Fighting the Olympic Blues with The Oscar Wildes and Pre-Oscar Buzz
Do we really have to wait four more years for another winter Olympics? Not having jewel-like Vancouver to turn to night after night for us in Los Angeles has been a little like tumbling off a ski ramp. If you are looking to stay up in the air (no pun intended) a little longer, catch a little Oscar fever. evening of cultural exchange, and after witnessing much friendly flag waving at the Olympics, I was curious to hear thoughts on cultural identity. So I went to the Oscar Wilde awards, a pre-Oscar event celebrating the Irish in Hollywood.
Seamus McGarvey (Atonement) and J.J. Abrams (Lost) received Oscar Wilde Awards this week at the elegant Ebell, home of an organization founded in 1894 by women for education and philanthropy. Saoirse Ronan (The Lovely Bones) acceptedthe award via satellite.
I asked Seamus Mc Garvey about the need for culture in cinema today. In a musical Northern Ireland accent he replied, “If you come from a place spinning with nationalism, what’s important is to leap beyond that because cinema isn’t about flags or nationhood, it’s about what pictures tell people and nationalism simply contaminates meaning. In terms of our relationship between America and Ireland, the less we use flags, the better the cinema. Cinema has no nation but the imagination.”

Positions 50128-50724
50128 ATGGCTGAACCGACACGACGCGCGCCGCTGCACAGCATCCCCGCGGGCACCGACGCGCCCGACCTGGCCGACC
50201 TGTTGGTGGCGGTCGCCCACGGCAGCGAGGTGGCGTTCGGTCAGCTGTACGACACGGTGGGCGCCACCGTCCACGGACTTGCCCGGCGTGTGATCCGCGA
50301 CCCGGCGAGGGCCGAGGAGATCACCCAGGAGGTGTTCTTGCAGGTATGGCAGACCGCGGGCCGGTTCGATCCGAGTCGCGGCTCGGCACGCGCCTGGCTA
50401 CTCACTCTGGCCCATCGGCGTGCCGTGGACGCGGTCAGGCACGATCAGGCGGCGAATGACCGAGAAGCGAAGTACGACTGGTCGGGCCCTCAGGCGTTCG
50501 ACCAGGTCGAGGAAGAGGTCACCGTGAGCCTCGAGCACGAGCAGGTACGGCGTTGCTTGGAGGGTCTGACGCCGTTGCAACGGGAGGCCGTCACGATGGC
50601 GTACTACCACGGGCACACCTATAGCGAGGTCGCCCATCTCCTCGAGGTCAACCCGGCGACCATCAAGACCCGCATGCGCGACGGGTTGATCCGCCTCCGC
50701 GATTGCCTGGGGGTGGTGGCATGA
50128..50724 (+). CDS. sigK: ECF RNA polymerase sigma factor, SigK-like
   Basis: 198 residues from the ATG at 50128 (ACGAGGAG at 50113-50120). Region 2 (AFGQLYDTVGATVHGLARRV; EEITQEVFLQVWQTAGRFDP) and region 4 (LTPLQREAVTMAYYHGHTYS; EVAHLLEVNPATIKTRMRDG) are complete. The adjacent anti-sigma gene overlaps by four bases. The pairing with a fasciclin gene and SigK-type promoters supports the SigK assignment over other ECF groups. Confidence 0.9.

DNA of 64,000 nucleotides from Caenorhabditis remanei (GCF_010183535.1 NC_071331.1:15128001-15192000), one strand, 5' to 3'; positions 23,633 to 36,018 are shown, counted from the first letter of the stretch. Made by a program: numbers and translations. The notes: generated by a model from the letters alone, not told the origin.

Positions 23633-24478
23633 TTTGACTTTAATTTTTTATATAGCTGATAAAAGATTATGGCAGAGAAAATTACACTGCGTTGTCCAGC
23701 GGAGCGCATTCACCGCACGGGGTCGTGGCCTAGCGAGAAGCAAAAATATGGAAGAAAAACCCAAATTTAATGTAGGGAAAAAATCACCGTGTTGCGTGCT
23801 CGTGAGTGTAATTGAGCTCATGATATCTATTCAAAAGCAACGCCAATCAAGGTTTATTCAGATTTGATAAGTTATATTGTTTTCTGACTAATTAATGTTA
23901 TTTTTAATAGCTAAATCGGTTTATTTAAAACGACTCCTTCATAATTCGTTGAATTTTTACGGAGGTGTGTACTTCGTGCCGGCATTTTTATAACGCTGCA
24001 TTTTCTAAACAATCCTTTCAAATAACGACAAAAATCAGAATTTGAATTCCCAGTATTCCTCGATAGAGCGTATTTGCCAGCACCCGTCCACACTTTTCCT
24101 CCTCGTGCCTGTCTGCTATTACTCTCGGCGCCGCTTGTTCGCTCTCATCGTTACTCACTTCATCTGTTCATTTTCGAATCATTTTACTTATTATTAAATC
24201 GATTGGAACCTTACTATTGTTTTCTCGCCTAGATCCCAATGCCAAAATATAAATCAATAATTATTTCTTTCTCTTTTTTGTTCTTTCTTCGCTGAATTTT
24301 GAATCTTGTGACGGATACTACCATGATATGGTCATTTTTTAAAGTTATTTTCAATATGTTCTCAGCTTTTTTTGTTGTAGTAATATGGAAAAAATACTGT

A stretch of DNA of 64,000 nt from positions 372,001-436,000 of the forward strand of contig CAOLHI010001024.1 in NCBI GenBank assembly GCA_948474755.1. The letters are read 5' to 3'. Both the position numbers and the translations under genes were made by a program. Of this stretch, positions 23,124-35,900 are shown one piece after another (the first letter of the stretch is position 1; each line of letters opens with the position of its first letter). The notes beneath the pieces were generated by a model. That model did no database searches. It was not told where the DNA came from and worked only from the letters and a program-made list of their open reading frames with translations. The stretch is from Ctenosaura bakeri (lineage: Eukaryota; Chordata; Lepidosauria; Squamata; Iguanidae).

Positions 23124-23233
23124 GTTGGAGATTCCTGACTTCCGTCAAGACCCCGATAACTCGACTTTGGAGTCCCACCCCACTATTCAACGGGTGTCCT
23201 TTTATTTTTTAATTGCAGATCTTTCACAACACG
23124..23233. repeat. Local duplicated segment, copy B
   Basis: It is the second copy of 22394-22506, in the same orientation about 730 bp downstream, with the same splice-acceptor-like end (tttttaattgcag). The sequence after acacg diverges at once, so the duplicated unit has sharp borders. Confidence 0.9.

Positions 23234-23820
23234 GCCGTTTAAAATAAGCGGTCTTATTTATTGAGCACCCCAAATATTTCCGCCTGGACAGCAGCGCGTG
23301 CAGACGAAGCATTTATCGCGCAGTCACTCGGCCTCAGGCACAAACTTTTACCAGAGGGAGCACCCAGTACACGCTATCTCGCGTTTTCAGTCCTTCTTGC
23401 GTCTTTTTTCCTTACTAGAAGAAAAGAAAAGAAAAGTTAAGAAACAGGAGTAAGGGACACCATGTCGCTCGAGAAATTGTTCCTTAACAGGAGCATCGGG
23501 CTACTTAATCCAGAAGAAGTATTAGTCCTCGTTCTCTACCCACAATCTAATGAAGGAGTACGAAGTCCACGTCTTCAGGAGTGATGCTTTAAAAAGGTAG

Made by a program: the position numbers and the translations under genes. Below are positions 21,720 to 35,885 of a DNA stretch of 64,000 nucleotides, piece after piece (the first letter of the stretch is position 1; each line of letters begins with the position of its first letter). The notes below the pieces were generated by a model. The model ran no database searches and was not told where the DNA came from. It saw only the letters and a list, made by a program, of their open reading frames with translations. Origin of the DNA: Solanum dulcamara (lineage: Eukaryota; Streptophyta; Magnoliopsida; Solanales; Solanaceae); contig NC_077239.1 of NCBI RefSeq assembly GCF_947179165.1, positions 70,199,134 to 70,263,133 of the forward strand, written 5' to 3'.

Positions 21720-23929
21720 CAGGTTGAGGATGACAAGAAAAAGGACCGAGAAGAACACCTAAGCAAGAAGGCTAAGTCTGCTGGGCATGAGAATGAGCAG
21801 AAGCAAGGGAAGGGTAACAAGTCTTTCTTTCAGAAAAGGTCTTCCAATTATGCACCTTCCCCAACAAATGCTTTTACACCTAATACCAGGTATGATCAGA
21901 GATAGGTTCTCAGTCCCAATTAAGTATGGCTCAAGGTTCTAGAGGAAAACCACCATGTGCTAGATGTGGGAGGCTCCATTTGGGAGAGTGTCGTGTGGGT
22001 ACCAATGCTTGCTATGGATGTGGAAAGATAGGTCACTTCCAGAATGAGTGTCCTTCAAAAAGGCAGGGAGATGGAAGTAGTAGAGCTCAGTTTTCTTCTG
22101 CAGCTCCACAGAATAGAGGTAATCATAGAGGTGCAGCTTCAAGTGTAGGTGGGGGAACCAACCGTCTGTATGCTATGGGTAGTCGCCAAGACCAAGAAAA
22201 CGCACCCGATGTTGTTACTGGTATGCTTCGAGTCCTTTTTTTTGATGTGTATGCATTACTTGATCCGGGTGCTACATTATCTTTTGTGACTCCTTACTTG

Likewise, the dashing J.J. Abrams commented, in a lilting L.A. brogue, “What’s obvious to me is that Ireland is a country that has created these amazing artists, storytellers, filmmakers and actors and often it seems like they are bigger than their country. A lot of Irish stories connect to beyond what is Irish. Of course you can have a story that is quintessentially Irish but I feel that in a way what is truly Irish will extend beyond all clichés and expectation.
Tom Cruise, in presenting the award to J.J. commented that “so many people want to be Irish and consider themselves Irish that growing up in America, being Irish is a state of mind.” And author Colm McCann, in presenting the award to Seamus McGarvey, confirmed that “as far as the Irish were concerned, all you had do to be considered Irish was to fly over the place.”
For afters, Irish stew was served, Asian noodles and salmon, apricot pies, amazing chocolate covered cheesecake on a stick and of course, ubiquitous portions of Guinness. I spoke with Mark Murphy, executive director of Red Cat, LA’s avante garde theater, and he also lamented the fact that the Vancouver Winter Olympics had come to an end. The Oscar Wilde’s had provided a delightful, if temporary, distraction.